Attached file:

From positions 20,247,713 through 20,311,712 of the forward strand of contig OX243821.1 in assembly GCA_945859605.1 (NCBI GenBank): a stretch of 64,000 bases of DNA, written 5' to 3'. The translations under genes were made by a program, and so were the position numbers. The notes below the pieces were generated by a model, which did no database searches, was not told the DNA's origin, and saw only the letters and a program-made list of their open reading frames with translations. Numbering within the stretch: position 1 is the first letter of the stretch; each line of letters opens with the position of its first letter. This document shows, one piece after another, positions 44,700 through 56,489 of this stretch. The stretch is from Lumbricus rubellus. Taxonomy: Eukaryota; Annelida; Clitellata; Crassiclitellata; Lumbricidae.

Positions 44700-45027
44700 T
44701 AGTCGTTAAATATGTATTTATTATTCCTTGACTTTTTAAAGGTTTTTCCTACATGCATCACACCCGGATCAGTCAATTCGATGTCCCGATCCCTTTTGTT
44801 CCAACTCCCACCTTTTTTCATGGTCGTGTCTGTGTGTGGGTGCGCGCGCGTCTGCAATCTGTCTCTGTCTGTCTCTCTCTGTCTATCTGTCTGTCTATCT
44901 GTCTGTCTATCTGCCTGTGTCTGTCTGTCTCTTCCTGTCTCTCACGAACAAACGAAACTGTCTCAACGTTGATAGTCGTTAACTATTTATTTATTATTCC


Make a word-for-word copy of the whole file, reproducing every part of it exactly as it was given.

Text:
From positions 20,247,713 through 20,311,712 of the forward strand of contig OX243821.1 in assembly GCA_945859605.1 (NCBI GenBank): a stretch of 64,000 bases of DNA, written 5' to 3'. The translations under genes were made by a program, and so were the position numbers. The notes below the pieces were generated by a model, which did no database searches, was not told the DNA's origin, and saw only the letters and a program-made list of their open reading frames with translations. Numbering within the stretch: position 1 is the first letter of the stretch; each line of letters opens with the position of its first letter. This document shows, one piece after another, positions 44,700 through 56,489 of this stretch. The stretch is from Lumbricus rubellus. Taxonomy: Eukaryota; Annelida; Clitellata; Crassiclitellata; Lumbricidae.

Positions 44700-45027
44700 T
44701 AGTCGTTAAATATGTATTTATTATTCCTTGACTTTTTAAAGGTTTTTCCTACATGCATCACACCCGGATCAGTCAATTCGATGTCCCGATCCCTTTTGTT
44801 CCAACTCCCACCTTTTTTCATGGTCGTGTCTGTGTGTGGGTGCGCGCGCGTCTGCAATCTGTCTCTGTCTGTCTCTCTCTGTCTATCTGTCTGTCTATCT
44901 GTCTGTCTATCTGCCTGTGTCTGTCTGTCTCTTCCTGTCTCTCACGAACAAACGAAACTGTCTCAACGTTGATAGTCGTTAACTATTTATTTATTATTCC